LONDON — Syrian President Bashar Assad says Britain’s airstrikes in his country are “illegal”, doomed to fail and will help spread terrorism.
The United Kingdom launched airstrikes against Islamic State militants in Syria on Thursday, amid a request from French President Francois Hollande for its allies to do more to combat the extremist group, also known as ISIL or ISIS, following terror attacks in Paris on Nov. 13 that killed 130 people. ISIL claimed responsibility for those attacks.
The United States, France and Russia are also bombing militants in Syria, where civil war began in 2011.
In an interview with Britain’s Sunday Times at his palace in Damascus conducted Wednesday, Assad said Britain’s airstrikes in Syria would fail.
“It has to be from the air, from the ground, to have co-operation with troops on the ground — the national troops — for the interference to be legal,” he said. “So I would say they don’t have the will and don’t have the vision on how to defeat terrorism.”
Speaking of Britain’s campaign, he said: “It will be harmful and illegal and it will support terrorism, as happened after the coalition started its operation a year or so [ago] because this is like a cancer.
“You cannot cut out part of the cancer. You have to extract it. This kind of operation is like cutting out part of the cancer. That will make it spread in the body faster.”
Assad said the the discovery by European security officials of plots to commit terror attacks had exposed terrorist sleeper cells. An estimated 5,000-6,000 Europeans have traveled to Syria to join jihadists, EU official Vera Jourova told French newspaper Le Figaro in April.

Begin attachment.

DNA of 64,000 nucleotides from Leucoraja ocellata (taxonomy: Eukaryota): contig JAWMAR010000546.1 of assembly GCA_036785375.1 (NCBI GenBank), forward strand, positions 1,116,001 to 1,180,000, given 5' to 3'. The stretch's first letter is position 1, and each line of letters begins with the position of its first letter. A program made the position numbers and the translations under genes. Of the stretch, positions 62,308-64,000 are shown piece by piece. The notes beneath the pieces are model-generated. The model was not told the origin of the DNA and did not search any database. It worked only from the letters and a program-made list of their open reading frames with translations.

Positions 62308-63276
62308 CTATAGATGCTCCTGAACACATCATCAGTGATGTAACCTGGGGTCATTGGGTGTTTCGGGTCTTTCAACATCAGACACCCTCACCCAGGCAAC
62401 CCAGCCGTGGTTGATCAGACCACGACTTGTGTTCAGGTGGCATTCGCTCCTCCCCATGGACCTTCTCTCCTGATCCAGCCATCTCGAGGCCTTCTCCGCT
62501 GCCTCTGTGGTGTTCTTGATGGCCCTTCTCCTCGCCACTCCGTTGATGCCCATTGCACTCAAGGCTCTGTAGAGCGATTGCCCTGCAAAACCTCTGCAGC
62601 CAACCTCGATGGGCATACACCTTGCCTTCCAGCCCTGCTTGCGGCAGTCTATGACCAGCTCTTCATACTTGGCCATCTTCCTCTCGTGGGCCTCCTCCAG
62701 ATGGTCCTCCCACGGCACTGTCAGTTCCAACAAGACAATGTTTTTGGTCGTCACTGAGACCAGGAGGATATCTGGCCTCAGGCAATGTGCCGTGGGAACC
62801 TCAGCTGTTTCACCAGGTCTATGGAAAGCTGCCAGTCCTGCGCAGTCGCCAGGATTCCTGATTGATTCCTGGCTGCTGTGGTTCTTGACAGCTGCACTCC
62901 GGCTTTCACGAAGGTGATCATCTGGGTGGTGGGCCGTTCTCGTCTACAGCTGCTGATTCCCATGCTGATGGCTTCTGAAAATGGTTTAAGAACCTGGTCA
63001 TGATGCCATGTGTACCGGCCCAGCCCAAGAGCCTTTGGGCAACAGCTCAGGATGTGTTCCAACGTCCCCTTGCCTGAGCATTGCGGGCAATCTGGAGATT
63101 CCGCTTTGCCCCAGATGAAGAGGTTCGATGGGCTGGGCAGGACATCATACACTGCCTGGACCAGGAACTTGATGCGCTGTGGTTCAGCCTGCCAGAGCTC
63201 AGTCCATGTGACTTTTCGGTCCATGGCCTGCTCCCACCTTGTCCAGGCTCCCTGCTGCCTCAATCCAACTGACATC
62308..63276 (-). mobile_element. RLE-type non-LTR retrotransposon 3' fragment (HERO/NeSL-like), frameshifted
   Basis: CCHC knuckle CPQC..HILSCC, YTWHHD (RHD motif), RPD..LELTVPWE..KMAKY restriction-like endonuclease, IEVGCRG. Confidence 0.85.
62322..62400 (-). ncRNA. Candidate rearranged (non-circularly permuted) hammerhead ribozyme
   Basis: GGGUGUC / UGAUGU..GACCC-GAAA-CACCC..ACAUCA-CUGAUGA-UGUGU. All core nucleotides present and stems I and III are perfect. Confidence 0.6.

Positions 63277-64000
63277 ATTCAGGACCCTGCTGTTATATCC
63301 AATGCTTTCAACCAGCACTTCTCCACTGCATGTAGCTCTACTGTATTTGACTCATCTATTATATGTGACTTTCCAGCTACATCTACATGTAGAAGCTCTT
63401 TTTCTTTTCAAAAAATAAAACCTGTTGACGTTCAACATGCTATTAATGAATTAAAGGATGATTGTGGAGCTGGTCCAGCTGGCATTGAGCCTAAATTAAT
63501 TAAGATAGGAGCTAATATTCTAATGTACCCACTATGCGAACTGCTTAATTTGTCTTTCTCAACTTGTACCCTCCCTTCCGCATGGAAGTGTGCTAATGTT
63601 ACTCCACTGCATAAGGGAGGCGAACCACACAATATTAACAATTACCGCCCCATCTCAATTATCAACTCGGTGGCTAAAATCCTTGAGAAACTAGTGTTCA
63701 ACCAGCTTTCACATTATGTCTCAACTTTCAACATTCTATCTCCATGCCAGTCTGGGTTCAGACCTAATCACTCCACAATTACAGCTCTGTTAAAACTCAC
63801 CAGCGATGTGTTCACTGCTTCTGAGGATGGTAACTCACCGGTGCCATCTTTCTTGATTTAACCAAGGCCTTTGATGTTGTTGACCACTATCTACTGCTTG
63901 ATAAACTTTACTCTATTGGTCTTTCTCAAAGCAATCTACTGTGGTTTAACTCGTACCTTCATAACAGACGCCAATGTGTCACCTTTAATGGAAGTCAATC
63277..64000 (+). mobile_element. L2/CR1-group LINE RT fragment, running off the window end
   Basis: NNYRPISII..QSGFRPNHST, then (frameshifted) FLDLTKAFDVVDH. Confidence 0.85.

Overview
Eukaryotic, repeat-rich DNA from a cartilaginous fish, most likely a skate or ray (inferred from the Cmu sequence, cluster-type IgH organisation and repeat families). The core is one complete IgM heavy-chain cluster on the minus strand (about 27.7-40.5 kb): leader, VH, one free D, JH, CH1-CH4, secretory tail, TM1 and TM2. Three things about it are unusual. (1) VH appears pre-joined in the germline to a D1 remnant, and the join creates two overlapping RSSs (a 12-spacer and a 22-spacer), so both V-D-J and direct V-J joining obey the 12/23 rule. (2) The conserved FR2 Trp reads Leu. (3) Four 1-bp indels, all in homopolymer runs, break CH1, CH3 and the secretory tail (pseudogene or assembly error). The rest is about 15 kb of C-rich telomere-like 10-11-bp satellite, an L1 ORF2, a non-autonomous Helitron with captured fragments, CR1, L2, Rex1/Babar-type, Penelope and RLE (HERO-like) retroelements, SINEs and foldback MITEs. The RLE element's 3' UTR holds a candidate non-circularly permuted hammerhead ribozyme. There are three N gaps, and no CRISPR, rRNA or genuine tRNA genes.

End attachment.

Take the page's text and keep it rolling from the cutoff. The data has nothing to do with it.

“How many extremist cells now exist in Europe? How many extremists did you export from Europe to Syria? This is where the danger lies. The danger is in the incubator,” Assad said.
“The Russians can see this clearly. They want to protect Syria, Iraq, the region — and even Europe. I am not exaggerating by saying they are protecting Europe today.”
Russia is a key ally of Syria. Assad said Russia’s involvement in the conflict is legal, and came with Syria’s permission.
Speaking of the West, he said: “If they are ready — serious and genuine — to fight terrorism, we welcome any country of government, any political effort. In that regard we are not radical, we are pragmatic. Ultimately, we want to resolve the situation in Syria and prevent further bloodshed.”
Britain’s Royal Air Force has been bombing ISIL targets in Iraq since 2014. Wednesday’s decision to expand the strikes to Syria came after a 10-hour debate by parliamentarians in the House of Commons.
The United Nations estimates the civil war has killed at least 250,000 people. President Obama says Assad has killed tens of thousands of his own people in the conflict.
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